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Asian Americans are most likely to participate in employee affinity organizations, but don’t feel sufficiently supported within their companies, a new survey shows.
Research recently released by AAPI Data and polling firm Momentive revealed that despite their particularly high levels of participation in employee-led resource groups (ERGs) — twice the rate of workers overall — Asian Americans continue to feel left out of corporate diversity, equity and inclusion (DEI) initiatives.
NBC News reports the study, which examined diversity across American life, found that Asian Americans participate in employee-led groups at 16%, far exceeding the 8% of workers overall.
While more than half were motivated to do so to connect with others, 44%, said they were driven by professional growth opportunities and 39% cited the opportunity to raise awareness and inclusivity within their organization.
Asian Americans often feel “invisible” as the model minority
The model minority myth characterizes Asian Americans as a high achieving, hard-working, and intellectually outstanding monoethnic group. The myth also depicts Asian Americans as successful businessmen or having high-paying jobs in the STEM field.
The myth dates back to the 19th century, when the Chinese immigrants were compared to their counterparts while working on the transcontinental railroad—they were recognized for their hard-working ethic.
Although this stereotype has its positive outlook, it is harmful to any Asian American who does not fit into the stereotype.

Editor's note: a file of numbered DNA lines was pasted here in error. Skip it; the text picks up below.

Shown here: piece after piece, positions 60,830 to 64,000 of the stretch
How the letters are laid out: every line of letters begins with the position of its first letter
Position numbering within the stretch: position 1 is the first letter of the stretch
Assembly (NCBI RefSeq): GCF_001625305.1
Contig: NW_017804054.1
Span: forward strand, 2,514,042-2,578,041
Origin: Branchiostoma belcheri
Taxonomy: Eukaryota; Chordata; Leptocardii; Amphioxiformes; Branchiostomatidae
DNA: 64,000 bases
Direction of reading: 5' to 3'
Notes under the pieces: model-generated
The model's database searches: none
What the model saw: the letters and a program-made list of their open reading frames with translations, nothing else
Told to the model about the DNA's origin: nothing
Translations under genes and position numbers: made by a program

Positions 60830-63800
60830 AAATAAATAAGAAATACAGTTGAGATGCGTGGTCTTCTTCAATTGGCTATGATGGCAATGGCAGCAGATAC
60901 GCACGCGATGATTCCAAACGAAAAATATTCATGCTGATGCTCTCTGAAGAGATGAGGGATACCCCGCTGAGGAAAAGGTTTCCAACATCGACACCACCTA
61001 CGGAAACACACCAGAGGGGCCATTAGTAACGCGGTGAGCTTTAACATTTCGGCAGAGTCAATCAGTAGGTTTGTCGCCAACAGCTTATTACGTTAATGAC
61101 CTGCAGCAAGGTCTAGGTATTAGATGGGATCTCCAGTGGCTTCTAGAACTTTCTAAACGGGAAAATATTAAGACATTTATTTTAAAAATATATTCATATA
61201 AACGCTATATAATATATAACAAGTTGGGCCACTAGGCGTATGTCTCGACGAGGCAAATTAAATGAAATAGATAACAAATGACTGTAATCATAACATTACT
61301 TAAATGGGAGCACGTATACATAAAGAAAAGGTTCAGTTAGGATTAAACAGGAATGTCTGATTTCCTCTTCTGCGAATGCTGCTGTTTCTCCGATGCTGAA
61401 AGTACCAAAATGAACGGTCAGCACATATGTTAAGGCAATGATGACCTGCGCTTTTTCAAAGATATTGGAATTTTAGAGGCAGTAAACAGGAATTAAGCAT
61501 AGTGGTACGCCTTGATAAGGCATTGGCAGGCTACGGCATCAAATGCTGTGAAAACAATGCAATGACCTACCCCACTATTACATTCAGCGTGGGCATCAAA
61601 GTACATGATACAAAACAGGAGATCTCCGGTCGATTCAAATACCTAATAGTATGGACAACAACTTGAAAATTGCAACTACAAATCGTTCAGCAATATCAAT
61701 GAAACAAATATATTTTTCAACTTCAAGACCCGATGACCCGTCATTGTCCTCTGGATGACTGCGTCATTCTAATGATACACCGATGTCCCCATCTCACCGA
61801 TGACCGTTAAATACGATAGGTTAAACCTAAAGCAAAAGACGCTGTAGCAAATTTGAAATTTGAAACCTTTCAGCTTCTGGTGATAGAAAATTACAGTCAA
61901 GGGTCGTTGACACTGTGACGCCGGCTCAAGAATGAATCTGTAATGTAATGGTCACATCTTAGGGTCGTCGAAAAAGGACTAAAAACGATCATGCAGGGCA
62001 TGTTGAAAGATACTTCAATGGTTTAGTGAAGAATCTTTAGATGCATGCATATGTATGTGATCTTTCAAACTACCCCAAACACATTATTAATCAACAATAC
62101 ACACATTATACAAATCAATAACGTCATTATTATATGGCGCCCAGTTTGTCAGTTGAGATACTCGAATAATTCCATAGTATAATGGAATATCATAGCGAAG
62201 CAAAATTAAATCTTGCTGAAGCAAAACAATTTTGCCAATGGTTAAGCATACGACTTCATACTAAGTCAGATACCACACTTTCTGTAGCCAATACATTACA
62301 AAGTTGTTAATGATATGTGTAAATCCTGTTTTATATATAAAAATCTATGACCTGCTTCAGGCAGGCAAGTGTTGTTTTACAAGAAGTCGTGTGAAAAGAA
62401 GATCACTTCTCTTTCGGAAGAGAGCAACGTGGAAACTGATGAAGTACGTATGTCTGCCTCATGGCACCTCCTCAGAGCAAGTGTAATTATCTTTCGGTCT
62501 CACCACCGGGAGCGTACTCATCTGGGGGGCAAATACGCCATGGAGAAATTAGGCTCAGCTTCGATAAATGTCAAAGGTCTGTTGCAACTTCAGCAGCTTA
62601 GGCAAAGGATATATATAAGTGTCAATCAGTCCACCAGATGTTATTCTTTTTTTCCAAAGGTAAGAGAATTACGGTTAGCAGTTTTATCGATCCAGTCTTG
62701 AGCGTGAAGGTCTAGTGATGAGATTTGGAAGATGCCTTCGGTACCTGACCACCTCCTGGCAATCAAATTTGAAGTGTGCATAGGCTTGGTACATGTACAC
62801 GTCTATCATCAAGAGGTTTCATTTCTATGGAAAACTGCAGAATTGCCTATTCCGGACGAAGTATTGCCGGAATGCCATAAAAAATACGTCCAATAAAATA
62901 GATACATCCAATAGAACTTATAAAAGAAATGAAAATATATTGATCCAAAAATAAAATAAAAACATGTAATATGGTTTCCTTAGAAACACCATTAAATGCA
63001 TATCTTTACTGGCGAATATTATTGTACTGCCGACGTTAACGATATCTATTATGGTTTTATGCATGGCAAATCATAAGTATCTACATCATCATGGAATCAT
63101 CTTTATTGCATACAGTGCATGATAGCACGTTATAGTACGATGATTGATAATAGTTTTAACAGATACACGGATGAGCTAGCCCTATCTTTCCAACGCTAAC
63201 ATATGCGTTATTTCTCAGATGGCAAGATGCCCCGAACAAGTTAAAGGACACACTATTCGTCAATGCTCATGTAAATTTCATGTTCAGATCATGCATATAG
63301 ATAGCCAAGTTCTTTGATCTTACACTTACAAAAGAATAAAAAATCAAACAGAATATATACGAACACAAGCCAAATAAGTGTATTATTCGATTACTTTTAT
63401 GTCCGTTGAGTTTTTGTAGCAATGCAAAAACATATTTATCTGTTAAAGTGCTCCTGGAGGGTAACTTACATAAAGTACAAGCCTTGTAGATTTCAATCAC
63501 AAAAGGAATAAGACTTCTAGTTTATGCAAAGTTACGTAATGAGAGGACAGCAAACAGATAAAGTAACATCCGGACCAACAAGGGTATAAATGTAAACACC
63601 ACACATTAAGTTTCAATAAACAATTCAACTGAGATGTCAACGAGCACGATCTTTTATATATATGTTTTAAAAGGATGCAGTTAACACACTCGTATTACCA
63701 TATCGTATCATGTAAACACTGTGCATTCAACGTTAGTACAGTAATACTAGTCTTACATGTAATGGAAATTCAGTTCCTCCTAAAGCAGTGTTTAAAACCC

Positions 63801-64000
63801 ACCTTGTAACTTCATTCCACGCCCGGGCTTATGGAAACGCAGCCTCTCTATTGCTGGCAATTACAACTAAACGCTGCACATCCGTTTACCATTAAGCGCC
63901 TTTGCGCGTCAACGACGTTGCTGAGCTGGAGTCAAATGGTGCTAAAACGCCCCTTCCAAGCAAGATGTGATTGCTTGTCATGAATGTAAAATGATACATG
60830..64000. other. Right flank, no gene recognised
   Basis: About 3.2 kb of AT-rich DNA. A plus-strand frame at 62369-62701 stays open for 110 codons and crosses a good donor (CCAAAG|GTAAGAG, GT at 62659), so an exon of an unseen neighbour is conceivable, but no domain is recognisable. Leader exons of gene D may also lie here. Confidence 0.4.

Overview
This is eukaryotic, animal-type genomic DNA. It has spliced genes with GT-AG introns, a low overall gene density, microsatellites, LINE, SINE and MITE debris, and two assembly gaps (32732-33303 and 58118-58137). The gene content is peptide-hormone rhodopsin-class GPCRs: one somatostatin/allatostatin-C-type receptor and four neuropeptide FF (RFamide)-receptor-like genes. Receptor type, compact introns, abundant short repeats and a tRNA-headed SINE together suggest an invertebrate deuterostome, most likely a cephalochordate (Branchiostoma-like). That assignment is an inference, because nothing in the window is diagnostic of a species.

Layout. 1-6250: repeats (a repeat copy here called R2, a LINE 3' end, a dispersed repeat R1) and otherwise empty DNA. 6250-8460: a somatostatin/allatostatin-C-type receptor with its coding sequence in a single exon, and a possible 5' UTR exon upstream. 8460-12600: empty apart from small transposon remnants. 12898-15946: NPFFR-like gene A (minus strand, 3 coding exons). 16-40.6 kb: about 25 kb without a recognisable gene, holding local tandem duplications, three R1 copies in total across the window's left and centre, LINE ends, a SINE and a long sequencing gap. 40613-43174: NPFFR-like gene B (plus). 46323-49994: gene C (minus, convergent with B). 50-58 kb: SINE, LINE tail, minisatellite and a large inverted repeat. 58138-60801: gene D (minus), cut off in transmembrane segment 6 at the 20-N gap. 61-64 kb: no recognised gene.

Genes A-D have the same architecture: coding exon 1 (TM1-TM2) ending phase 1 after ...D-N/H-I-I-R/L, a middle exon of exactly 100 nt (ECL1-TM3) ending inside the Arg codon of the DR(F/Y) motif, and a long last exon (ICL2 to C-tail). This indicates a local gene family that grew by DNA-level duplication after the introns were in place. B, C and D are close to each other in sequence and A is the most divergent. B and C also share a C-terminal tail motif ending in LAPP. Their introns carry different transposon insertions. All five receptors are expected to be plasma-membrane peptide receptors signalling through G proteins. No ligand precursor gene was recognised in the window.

Jayanthi Mistry, professor and chair of the Eliot-Pearson Department of Child Study and Human Development, says, “Asians, who have a different history of discrimination become invisible.”
“Marginalization happens when you feel like you are being differentiated from a dominant group,” Mistry says. “You’re on the margins of the mainstream group with power. It can happen on the basis of sexuality, gender, national origins, race, socio-economic background—as well as other social identity categories.”
In the racial dialogue in the U.S., which focuses on the Black-White divide, Mistry says, “They are often left out of the race dialogue—they are made invisible.”
Discrimination comes veiled at ESPN commentator
Just Wednesday, during a segment on WEEI’s “The Greg Hill Show”, co-hosts Greg Hill, Jermaine Wiggins and Courtney Cox were discussing their “top five nips” as the Boston City Council prepares to discuss a possible ban on “nips” – small liquor bottles – because they are too small to be recycled and are often littered.
Producer Chris Curtis interjected, “I’d probably go Mina Kimes,” with a smirk and a smile to a giggly producer at his side.
Nip is an ethnic slur against people of Japanese descent and origin, according to Michael M. Ego, a Professor of Human Development and Family Studies at the University of Connecticut. Kimes, born in Omaha, Nebraska, is of Korean descent.
20% of Americans think Asian Americans had something to do with COVID-19
The 2022 STAATUS Index shows that 1 in 5 Americans believe that Asian Americans are at least partly responsible for COVID-19 compared to 1 in 10 the previous year.
Americans are also now more likely to believe that referring to the coronavirus as “Chinese virus” and “Wuhan virus” is appropriate, and 1 in 3 believe that Asian Americans are more loyal to their country of origin than to the U.S., up from 1 in 5 in 2021.
Asian and Black Americans fear mass shootings at high levels
Asian Americans reported highest levels of fear over becoming a victim of a mass shooting at 84%, compared to 74% of Black Americans, Latinos, and Native Hawaiians and Pacific Islanders.
NBC News reports Whites showed the lowest percentage at 59%. Of the groups, Asian and Black Americans displayed the most support for stricter gun control laws and a nationwide ban on assault weapons.